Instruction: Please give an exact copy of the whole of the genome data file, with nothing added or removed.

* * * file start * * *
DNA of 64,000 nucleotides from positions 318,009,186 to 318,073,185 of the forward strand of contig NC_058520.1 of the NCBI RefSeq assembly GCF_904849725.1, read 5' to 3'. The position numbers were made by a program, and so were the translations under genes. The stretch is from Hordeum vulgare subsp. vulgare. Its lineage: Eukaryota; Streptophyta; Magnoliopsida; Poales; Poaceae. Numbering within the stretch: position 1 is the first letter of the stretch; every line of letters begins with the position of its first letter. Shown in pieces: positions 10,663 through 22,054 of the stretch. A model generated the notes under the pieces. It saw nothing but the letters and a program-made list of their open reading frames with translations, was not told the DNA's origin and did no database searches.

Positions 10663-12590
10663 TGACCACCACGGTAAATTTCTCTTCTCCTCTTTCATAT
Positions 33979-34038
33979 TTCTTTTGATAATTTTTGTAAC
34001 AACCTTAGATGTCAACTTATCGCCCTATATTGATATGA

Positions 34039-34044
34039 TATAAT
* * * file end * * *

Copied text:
DNA of 64,000 nucleotides from positions 318,009,186 to 318,073,185 of the forward strand of contig NC_058520.1 of the NCBI RefSeq assembly GCF_904849725.1, read 5' to 3'. The position numbers were made by a program, and so were the translations under genes. The stretch is from Hordeum vulgare subsp. vulgare. Its lineage: Eukaryota; Streptophyta; Magnoliopsida; Poales; Poaceae. Numbering within the stretch: position 1 is the first letter of the stretch; every line of letters begins with the position of its first letter. Shown in pieces: positions 10,663 through 22,054 of the stretch. A model generated the notes under the pieces. It saw nothing but the letters and a program-made list of their open reading frames with translations, was not told the DNA's origin and did no database searches.

Positions 10663-12590
10663 TGACCACCACGGTAAATTTCTCTTCTCCTCTTTCATAT
Positions 33979-34038
33979 TTCTTTTGATAATTTTTGTAAC
34001 AACCTTAGATGTCAACTTATCGCCCTATATTGATATGA

Positions 34039-34044
34039 TATAAT